Agalsidase Beta: Gentamicin (Systemic) may diminish the therapeutic effect of Agalsidase Beta. Management: Avoid concomitant use of gentamicin with agalsidase beta when possible as gentamicin could antagonize intracellular alpha-galactosidase activity. Risk D: Consider therapy modification

Amphotericin B: May enhance the nephrotoxic effect of Aminoglycosides. Risk C: Monitor therapy

Arbekacin: May enhance the nephrotoxic effect of Aminoglycosides. Arbekacin may enhance the ototoxic effect of Aminoglycosides. Risk C: Monitor therapy

Ataluren: May enhance the adverse/toxic effect of Aminoglycosides. Specifically, an increased risk of nephrotoxicity may occur with the concomitant use of ataluren and aminoglycosides. Risk X: Avoid combination

BCG (Intravesical): Antibiotics may diminish the therapeutic effect of BCG (Intravesical). Risk X: Avoid combination

BCG Vaccine (Immunization): Antibiotics may diminish the therapeutic effect of BCG Vaccine (Immunization). Risk C: Monitor therapy

Bisphosphonate Derivatives: Aminoglycosides may enhance the hypocalcemic effect of Bisphosphonate Derivatives. Risk C: Monitor therapy

Botulinum Toxin-Containing Products: Aminoglycosides may enhance the neuromuscular-blocking effect of Botulinum Toxin-Containing Products. Risk C: Monitor therapy

Capreomycin: May enhance the neuromuscular-blocking effect of Aminoglycosides. Risk C: Monitor therapy

CARBOplatin: Aminoglycosides may enhance the ototoxic effect of CARBOplatin. Especially with higher doses of carboplatin. Risk C: Monitor therapy

Cardiac Glycosides: Aminoglycosides may decrease the serum concentration of Cardiac Glycosides. This effect has only been demonstrated with oral aminoglycoside administration. Risk C: Monitor therapy

Cephalosporins: May enhance the nephrotoxic effect of Aminoglycosides. Cephalosporins may decrease the serum concentration of Aminoglycosides. Risk C: Monitor therapy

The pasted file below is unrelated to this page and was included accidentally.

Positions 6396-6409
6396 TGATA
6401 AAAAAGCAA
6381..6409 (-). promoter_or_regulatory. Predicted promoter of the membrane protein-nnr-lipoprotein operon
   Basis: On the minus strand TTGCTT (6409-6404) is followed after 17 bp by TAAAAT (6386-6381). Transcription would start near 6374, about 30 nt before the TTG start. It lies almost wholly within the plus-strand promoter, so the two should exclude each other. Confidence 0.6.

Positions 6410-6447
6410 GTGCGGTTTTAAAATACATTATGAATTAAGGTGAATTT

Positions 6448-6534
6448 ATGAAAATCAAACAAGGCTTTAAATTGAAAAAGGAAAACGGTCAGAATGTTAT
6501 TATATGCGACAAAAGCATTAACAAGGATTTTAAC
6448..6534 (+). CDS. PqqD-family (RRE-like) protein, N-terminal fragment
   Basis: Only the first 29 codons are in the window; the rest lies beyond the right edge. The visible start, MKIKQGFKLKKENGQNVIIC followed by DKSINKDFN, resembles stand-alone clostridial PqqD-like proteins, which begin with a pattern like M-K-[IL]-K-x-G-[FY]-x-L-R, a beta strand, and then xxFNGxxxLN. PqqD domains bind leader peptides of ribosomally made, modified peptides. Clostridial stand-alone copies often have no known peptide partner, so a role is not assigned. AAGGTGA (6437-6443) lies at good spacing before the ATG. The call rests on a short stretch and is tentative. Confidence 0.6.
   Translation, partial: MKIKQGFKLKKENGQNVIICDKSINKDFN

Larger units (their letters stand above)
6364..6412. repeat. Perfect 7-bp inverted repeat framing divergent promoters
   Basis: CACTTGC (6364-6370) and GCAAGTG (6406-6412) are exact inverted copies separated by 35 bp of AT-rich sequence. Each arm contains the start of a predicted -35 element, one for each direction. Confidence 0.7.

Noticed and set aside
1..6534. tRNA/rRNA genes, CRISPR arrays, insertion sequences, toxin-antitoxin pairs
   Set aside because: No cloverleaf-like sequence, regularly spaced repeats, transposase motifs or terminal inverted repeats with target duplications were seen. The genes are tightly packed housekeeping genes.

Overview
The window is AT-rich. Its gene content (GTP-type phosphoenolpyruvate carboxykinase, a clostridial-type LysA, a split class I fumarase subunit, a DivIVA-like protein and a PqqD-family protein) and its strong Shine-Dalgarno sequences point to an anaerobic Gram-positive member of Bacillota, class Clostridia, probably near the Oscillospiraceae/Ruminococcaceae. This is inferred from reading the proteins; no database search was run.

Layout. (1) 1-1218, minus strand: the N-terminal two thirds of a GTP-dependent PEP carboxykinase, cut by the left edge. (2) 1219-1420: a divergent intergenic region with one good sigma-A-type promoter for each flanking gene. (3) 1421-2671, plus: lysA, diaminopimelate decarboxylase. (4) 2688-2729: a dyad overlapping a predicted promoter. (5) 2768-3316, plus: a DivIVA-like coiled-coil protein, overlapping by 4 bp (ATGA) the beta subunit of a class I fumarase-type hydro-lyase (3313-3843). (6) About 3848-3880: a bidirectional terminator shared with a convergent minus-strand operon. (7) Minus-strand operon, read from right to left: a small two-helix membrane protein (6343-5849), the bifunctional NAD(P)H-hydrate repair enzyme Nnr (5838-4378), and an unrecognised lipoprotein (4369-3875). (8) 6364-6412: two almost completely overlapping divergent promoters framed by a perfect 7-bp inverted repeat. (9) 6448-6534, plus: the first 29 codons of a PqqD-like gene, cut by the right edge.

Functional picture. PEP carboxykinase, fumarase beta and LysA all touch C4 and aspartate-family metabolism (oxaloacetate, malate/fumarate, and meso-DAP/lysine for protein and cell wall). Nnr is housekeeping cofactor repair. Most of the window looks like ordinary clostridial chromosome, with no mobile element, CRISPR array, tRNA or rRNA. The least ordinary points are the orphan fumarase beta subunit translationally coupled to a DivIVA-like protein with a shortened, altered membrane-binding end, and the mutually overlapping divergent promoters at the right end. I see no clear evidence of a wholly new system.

Cholera Vaccine: Antibiotics may diminish the therapeutic effect of Cholera Vaccine. Management: Avoid cholera vaccine in patients receiving systemic antibiotics, and within 14 days following the use of oral or parenteral antibiotics. Risk X: Avoid combination

CISplatin: May enhance the nephrotoxic effect of Aminoglycosides. Risk C: Monitor therapy

Colistimethate: Aminoglycosides may enhance the nephrotoxic effect of Colistimethate. Aminoglycosides may enhance the neuromuscular-blocking effect of Colistimethate. Management: Avoid coadministration of colistimethate and aminoglycosides whenever possible due to the risk of nephrotoxicity and neuromuscular blockade. If coadministration cannot be avoided, monitor renal and neuromuscular function. Risk D: Consider therapy modification

CycloSPORINE (Systemic): Aminoglycosides may enhance the nephrotoxic effect of CycloSPORINE (Systemic). Risk C: Monitor therapy

Distigmine: Aminoglycosides may diminish the therapeutic effect of Distigmine. Risk C: Monitor therapy

Foscarnet: May enhance the nephrotoxic effect of Aminoglycosides. Risk X: Avoid combination

Kanamycin: Aminoglycosides may enhance the adverse/toxic effect of Kanamycin. Management: Coadministration of kanamycin and other potentially ototoxic or nephrotoxic agents, such as aminoglycosides, is not recommended. If this combination must be used, monitor carefully neurotoxic, ototoxic, or nephrotoxic effects. Risk D: Consider therapy modification

Lactobacillus and Estriol: Antibiotics may diminish the therapeutic effect of Lactobacillus and Estriol. Risk C: Monitor therapy

Loop Diuretics: May enhance the adverse/toxic effect of Aminoglycosides. Specifically, nephrotoxicity and ototoxicity. Risk C: Monitor therapy

Mannitol (Systemic): May enhance the nephrotoxic effect of Aminoglycosides. Risk X: Avoid combination

Mecamylamine: Aminoglycosides may enhance the neuromuscular-blocking effect of Mecamylamine. Risk X: Avoid combination

Methoxyflurane: Aminoglycosides may enhance the nephrotoxic effect of Methoxyflurane. Risk X: Avoid combination

Neuromuscular-Blocking Agents: Aminoglycosides may enhance the therapeutic effect of Neuromuscular-Blocking Agents. Risk C: Monitor therapy